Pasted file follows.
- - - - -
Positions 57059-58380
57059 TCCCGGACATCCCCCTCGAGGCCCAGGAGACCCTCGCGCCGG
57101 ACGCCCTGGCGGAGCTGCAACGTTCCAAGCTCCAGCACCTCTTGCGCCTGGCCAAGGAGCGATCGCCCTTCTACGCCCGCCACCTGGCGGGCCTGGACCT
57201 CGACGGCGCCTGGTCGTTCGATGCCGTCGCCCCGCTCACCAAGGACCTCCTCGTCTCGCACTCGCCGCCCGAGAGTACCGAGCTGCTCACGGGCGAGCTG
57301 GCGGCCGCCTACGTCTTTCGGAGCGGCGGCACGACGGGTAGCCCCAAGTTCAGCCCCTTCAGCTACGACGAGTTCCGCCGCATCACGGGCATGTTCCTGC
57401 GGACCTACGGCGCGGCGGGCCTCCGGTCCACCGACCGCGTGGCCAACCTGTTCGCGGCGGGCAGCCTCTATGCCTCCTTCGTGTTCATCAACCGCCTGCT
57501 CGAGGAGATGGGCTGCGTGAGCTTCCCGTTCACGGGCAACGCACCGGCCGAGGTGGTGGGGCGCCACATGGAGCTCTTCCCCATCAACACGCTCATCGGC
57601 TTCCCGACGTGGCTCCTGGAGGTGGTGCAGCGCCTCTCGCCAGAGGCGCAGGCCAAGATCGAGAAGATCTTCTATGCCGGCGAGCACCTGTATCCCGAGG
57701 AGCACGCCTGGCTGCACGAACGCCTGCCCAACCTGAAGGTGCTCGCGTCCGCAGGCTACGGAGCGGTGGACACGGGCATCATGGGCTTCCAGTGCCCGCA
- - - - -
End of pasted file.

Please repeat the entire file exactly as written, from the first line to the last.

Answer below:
Positions 57059-58380
57059 TCCCGGACATCCCCCTCGAGGCCCAGGAGACCCTCGCGCCGG
57101 ACGCCCTGGCGGAGCTGCAACGTTCCAAGCTCCAGCACCTCTTGCGCCTGGCCAAGGAGCGATCGCCCTTCTACGCCCGCCACCTGGCGGGCCTGGACCT
57201 CGACGGCGCCTGGTCGTTCGATGCCGTCGCCCCGCTCACCAAGGACCTCCTCGTCTCGCACTCGCCGCCCGAGAGTACCGAGCTGCTCACGGGCGAGCTG
57301 GCGGCCGCCTACGTCTTTCGGAGCGGCGGCACGACGGGTAGCCCCAAGTTCAGCCCCTTCAGCTACGACGAGTTCCGCCGCATCACGGGCATGTTCCTGC
57401 GGACCTACGGCGCGGCGGGCCTCCGGTCCACCGACCGCGTGGCCAACCTGTTCGCGGCGGGCAGCCTCTATGCCTCCTTCGTGTTCATCAACCGCCTGCT
57501 CGAGGAGATGGGCTGCGTGAGCTTCCCGTTCACGGGCAACGCACCGGCCGAGGTGGTGGGGCGCCACATGGAGCTCTTCCCCATCAACACGCTCATCGGC
57601 TTCCCGACGTGGCTCCTGGAGGTGGTGCAGCGCCTCTCGCCAGAGGCGCAGGCCAAGATCGAGAAGATCTTCTATGCCGGCGAGCACCTGTATCCCGAGG
57701 AGCACGCCTGGCTGCACGAACGCCTGCCCAACCTGAAGGTGCTCGCGTCCGCAGGCTACGGAGCGGTGGACACGGGCATCATGGGCTTCCAGTGCCCGCA